In the inevitable sequel to Crisis on Infinite Earths, two Superboys fought to the death, each representing an era of comic books. One was the corny Superboy, the one from the 50s and 60s, a teenaged version of Superman. The other was an attempt at shaking the dross off the Superboy franchise: Conner Kent, a clone made from bits of Lex Luthor and Superman. The “original” Superboy, known as Superboy-Prime and coexisting with Conner thanks to a tear in the fabric of reality, was disgusted by the morally ambiguous heroes of the early 00s and went nuts, threatening (of course) all of existence in the process. Conner, previously beaten by Superboy-Prime, ignores his feelings of inadequacy and sacrifices himself. The twist: Conner-Superboy doesn’t even stop Superboy-Prime.
What a load of defeatism. Maybe DC didn't hype the story of Kon-El's momentary death, but the paper's explained perfectly why Infinite Crisis and the nonsense that followed was so awful: because it was laced with negative takes on heroism, and they make it worse by denouncing Superboy as "corny" but never criticizing the writers and editors for not making the stories according to their ideas of what constitutes entertainment. It was little more than a rehash of Zero Hour, where nearly the same plot took place with Hal Jordan and the denigrated Hank Hall, first part of the Hawk & Dove duo.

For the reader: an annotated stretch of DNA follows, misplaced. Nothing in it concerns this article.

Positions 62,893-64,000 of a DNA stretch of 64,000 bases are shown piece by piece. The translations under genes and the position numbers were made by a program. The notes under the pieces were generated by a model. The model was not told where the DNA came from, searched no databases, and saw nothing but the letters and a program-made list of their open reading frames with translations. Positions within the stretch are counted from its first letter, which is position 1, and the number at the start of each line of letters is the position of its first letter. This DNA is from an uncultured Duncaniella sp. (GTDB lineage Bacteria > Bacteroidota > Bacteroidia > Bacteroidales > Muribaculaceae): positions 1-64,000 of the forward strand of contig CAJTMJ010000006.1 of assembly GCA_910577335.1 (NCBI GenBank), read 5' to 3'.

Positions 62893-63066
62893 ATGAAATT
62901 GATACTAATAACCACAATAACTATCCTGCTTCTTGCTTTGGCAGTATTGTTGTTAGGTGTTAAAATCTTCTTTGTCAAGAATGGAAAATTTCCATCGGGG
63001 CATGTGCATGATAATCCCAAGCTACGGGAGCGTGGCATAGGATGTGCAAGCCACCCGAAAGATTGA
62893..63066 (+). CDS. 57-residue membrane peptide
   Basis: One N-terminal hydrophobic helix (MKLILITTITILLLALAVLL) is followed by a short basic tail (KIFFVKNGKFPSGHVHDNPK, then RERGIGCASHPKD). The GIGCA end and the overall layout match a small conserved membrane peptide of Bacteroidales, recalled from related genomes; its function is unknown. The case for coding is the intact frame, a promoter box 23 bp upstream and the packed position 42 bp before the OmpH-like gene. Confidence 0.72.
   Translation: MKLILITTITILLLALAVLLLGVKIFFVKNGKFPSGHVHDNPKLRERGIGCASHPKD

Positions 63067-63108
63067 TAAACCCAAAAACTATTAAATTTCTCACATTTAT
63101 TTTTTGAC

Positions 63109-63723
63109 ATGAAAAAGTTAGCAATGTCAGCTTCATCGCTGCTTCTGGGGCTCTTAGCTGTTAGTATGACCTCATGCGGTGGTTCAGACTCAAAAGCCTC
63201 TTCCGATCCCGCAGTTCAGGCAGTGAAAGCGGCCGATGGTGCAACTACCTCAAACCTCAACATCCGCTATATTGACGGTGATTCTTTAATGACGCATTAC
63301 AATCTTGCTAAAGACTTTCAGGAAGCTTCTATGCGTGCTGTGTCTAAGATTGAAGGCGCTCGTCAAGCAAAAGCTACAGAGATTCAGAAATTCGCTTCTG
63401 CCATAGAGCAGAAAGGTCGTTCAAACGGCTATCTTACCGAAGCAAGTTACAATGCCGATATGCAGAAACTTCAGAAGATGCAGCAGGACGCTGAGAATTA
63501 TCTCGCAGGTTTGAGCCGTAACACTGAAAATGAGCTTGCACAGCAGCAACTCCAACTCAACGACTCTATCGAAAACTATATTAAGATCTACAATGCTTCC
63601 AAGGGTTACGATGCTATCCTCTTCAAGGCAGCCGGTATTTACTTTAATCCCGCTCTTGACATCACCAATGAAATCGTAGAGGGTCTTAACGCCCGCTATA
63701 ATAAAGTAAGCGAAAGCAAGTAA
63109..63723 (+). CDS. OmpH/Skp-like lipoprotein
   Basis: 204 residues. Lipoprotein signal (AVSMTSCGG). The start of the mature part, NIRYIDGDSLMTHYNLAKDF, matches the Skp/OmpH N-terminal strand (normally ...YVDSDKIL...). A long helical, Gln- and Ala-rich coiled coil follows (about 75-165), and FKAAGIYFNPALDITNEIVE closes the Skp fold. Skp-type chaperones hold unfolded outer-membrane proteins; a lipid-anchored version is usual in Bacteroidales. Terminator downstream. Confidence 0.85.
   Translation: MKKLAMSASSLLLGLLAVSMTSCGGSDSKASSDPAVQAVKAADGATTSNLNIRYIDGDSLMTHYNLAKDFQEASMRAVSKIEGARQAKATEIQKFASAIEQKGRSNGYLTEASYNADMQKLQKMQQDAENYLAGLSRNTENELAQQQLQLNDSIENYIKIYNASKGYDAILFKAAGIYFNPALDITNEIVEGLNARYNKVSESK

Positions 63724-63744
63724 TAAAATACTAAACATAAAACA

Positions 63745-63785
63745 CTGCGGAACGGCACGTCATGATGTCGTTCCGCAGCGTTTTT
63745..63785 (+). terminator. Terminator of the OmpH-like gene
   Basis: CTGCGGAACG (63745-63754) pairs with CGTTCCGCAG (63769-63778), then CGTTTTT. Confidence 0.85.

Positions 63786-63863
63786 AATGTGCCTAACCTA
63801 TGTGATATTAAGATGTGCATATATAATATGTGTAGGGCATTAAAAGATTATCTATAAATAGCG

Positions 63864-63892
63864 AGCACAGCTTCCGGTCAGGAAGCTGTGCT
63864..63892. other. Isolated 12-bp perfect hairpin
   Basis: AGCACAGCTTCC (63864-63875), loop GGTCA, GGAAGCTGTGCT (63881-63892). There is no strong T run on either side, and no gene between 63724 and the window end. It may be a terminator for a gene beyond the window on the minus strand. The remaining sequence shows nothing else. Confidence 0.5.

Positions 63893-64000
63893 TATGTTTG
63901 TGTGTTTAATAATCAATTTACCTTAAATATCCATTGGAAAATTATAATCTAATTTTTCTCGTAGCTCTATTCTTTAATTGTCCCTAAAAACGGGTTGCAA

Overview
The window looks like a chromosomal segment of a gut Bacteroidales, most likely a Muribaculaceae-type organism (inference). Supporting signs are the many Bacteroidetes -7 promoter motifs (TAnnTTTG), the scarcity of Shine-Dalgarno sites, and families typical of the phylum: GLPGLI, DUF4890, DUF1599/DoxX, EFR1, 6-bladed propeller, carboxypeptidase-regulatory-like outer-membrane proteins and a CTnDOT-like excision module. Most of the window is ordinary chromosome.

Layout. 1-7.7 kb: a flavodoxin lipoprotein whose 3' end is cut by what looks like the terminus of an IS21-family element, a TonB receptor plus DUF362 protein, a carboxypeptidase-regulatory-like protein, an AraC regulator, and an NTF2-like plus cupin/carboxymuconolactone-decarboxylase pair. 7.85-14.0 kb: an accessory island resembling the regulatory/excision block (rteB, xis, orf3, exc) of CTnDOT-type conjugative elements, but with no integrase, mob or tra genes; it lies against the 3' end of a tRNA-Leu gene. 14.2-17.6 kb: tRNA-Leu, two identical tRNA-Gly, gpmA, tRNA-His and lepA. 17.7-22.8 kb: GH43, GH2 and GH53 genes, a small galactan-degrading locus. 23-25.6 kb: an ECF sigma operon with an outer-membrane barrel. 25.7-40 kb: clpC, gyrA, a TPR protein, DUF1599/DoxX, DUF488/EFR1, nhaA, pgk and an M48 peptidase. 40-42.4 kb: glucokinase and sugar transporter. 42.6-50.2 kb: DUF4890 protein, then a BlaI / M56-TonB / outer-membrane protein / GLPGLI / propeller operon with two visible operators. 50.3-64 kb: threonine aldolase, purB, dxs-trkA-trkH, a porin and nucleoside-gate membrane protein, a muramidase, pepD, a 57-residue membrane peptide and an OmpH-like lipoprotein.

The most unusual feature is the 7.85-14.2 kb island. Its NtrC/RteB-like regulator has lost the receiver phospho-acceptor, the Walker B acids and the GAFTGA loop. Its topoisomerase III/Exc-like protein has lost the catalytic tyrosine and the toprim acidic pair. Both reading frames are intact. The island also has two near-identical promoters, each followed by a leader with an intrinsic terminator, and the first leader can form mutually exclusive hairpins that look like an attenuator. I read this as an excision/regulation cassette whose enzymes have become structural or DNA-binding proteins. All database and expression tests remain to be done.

The story was obviously self-referential without being funny, and nothing more than Geoff Johns and company's excuse for pretending they weren't responsible for bringing superheroes and co-stars down to that low level.

The next example that blows is Death of the New Gods:
It’s a story that’s long and unfairly forgotten. The New Gods were a space opera created by Jack Kirby, the most important American comic book artist/creator, as a weird, baroque and grand meditation on the endless struggle between good and evil. Kirby never got to finish his epic, and in 2007, DC gave the task to Jim Starlin, another legendary creator who excels at big space stories. Starlin set out to extinguish the New Gods, avatars of good and evil both, in a story that suggested divinity itself can be subverted and betrayed.

All that is well and good. But the Death of the New Gods is worth the cover price to see one of them, the effervescent Mister Miracle, plunged into irredeemable despair over the loss of his beloved wife, Big Barda. While the Justice League investigates their home and plots next steps, an inconsolable Mister Miracle has an anguished interior moment of reflection on how lost and alone he is now. (“Never going to hear her voice again. Touch her. See her. Speak to her.”) Readers who have lost a loved one will find it immediately familiar: nothing anyone says matters as much as the magnitude of the loss. Having a god feel the same way is somehow comforting.